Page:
pleasure principle


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Related to pleasure principle: reality principle

principle

 [prin´sĭ-p'l]
1. a chemical component.
2. a substance on which certain of the properties of a drug depend.
3. an accepted or professed rule of action or conduct; in a given philosophical system it is a fundamental or general law or truth from which others are derived. In bioethics some important principles are beneficence, justice, nonmaleficence, and respect for autonomy; these are derived in part from professional roles and traditions.
active principle any constituent of a drug that helps to confer upon it a medicinal property.
Bobath p's a type of neurophysiological rehabilitation; see bobath method.
Bohr's principle of complementarity reflexes do not independently account for the complex nature of infant behavior.
negentropic principle a principle of general systems theory stating that open systems have mechanisms that slow down or arrest the process of movement toward less efficiency and growth. Negentropy (negative entropy) is the tendency toward order and organization.
pleasure principle (pleasure-pain principle) in psychoanalytic theory, an inborn tendency to avoid pain and seek pleasure through the immediate reduction of tension by either direct or fantasied gratification.
reality principle in psychoanalytic theory, the ego functions that modify the demands of the pleasure principle to meet the demands and requirements of the external world.

pain-plea·sure prin·ci·ple

a psychoanalytic concept that, in human psychic functioning, the person tends to seek pleasure and avoid pain; a term borrowed by experimental psychology to denote the same tendency of an animal in a learning situation.
Synonym(s): pleasure principle

pleasure principle

n.
In psychoanalysis, the tendency or drive to achieve pleasure and avoid pain as the chief motivating force in behavior.

pleasure principle

[plezh′ər]
Etymology: Fr, plaisir, pleasure; L, principium
(in psychoanalysis) the need for immediate gratification of instinctual drives. Compare reality principle.

pleasure principle

The psychoanalytic concept that people instinctively seek to avoid pain and discomfort and strive for gratification and pleasure.

pleasure principle

Psychiatry The psychoanalytic concept that people instinctually seek to avoid pain and discomfort and strive for gratification and pleasure. Cf Reality principle.

pain-plea·sure prin·ci·ple

(pān-ple'zhŭr prin'si-pĕl)
psychoanalysis The concept that one tends to seek pleasure and avoid pain; a term borrowed by experimental psychology to denote the same tendency of an animal in a learning situation.
Synonym(s): pleasure principle.

pleasure principle

The tendency to seek immediate gratification of instinctual desires and to avoid pain. In the Freudian model, this primitive id reaction is gradually modified by the reality principle, a more mature ego function. See also FREUDIAN THEORY.
References in periodicals archive ?
The death drive causes people to pursue pleasure, aims to lower the excitation level or pressure points in human life, brings the human subject back to an inorganic state of nature characterized by constancy or entropy, seeks entropy or constancy (the pleasure principle dominates psychic processes), and is the push toward an absolute state of objective, affective well-being.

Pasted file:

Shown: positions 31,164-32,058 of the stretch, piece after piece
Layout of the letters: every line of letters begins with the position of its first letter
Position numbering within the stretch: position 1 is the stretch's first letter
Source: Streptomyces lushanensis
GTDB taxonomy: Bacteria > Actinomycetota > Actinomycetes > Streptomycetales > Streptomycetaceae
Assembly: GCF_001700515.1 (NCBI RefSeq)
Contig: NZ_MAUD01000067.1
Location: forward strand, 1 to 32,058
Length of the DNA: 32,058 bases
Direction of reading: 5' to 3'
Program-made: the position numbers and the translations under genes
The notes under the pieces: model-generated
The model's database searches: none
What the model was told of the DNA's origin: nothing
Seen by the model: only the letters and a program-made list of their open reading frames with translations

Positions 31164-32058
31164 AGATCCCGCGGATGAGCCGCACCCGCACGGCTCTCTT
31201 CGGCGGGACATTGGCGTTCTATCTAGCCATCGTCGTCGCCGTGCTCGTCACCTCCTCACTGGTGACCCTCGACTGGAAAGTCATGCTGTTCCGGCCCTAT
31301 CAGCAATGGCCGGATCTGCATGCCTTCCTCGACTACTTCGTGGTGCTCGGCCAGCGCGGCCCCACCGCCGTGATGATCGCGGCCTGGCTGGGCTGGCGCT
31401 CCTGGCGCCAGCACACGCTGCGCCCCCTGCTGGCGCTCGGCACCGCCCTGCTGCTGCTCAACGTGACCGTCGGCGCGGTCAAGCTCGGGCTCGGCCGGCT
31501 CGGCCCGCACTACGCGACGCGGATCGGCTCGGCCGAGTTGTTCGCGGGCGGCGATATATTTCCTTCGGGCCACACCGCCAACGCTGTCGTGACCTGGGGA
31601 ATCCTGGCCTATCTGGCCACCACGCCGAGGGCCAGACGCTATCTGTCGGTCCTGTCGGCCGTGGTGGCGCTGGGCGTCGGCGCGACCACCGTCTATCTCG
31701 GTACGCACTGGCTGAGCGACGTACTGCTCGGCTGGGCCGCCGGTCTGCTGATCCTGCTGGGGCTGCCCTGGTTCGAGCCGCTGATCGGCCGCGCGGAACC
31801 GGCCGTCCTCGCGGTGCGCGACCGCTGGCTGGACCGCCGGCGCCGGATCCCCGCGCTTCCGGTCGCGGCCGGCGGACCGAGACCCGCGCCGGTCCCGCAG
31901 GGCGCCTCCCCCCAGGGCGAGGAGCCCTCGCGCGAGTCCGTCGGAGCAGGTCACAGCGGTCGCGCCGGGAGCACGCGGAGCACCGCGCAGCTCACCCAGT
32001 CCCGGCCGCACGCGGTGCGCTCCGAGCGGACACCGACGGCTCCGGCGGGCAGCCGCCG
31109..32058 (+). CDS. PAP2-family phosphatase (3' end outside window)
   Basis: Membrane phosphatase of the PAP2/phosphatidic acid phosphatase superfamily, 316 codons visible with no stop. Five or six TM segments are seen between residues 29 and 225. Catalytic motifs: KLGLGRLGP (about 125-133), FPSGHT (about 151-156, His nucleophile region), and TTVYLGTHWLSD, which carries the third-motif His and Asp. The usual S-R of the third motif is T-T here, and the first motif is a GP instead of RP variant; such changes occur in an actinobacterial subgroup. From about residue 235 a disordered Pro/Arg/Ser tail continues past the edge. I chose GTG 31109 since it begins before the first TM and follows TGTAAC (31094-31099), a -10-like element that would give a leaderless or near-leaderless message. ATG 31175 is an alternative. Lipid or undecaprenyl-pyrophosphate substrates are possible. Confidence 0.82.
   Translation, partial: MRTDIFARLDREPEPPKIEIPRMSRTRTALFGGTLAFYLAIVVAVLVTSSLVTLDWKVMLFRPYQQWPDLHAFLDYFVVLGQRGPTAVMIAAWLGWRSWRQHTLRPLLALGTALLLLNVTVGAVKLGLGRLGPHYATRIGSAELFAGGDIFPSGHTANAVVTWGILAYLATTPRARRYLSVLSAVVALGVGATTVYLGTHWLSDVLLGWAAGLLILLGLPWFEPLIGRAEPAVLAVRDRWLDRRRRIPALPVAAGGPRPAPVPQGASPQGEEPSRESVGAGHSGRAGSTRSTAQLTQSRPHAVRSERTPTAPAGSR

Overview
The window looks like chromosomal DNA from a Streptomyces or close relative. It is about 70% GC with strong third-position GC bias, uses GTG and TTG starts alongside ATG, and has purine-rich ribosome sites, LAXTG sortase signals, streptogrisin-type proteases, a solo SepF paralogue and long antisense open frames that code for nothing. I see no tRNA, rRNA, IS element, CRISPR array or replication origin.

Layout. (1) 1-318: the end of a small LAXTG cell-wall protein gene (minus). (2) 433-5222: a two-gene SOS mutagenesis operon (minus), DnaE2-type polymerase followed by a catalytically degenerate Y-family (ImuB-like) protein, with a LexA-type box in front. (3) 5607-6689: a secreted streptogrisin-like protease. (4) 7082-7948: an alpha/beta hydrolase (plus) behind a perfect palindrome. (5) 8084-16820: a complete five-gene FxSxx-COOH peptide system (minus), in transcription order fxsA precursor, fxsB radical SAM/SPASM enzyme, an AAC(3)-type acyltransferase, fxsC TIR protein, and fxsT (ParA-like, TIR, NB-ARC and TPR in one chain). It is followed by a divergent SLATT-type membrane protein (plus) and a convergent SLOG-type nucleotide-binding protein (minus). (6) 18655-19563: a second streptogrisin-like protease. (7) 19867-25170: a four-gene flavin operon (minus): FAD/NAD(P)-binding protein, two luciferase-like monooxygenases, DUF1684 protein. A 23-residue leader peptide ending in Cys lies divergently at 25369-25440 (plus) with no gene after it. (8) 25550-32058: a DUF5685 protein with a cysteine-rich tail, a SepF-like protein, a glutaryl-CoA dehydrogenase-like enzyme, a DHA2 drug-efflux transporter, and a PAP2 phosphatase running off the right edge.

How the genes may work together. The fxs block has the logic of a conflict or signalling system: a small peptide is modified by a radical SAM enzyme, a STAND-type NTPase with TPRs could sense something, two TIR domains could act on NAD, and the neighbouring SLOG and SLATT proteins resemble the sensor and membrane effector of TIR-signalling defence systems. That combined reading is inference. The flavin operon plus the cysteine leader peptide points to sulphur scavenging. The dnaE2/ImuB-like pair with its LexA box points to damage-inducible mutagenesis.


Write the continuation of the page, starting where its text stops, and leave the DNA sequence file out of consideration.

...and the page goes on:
Proper pleasure requires a complete discharge of tension (what Freud calls the pleasure principle is inseparable from what he calls the death drive).
Sigmund Freud, Beyond the Pleasure Principle, James Strachey (trans.
The pleasure principle in Freud, inasmuch as it represents the pursuit of the object of desire as delimited by the reality principle, which is itself a reflex of the pleasure principle and not its beyond, always operates within the realm of the mixed, of entities defined by limit (Freud 1961a, 4; Lacan 1986, 29; Zuckert 233).
Sublimating and repressing the pleasure principle causes many problems unless the employee willingly delays gratification.
At the same time, Freud admits that "there is no doubt that the greater pleasure was attached to the second act"--or the pleasure principle that repeats the experience of reunification with the mother.
14) We could now mention Harold Bloom's essay "Freud and the Sublime: A Catastrophe Theory of Creativity," in which he points out that Freud's "The Uncanny" and Beyond the Pleasure Principle are "the only major contribution that the twentieth century has made to the aesthetics of the sublime.
One hopes that in future design requirements, a vibrating function will be added, not only for the pleasure principle, but also for noise abatement amidst the already deafening racket of the Cellulites.
Again, this is not to say that Jake himself has not opted out by his continual flight from reality into the pleasure principle, a move, as Freud tells us, always tied to the desire to forget one's own pain (12-14).
Major Works: Studies in Hysteria (first German edition, 1895), The Interpretation of Dreams (first German edition published 1899, dated 1900), Five Lectures on Psychoanalysis (first English edition, 1910), Beyond the Pleasure Principle (first German edition, 1920), Group Psychology and the Analysis of the Ego (first German edition 1921), The Ego and the Id (first German edition, 1923), The Future of an Illusion (first German edition, 1927), Civilization and its Discontents (first German edition, 1929-30)
Michael Bronski, in The Pleasure Principle, argues that the heart of the problem lies in America's conflicted attitudes toward pleasure, particularly the sexual kind.
Hamman described the university's "poker walk" held in conjunction with National Employee Health and Fitness Day as an example of the Pleasure Principle.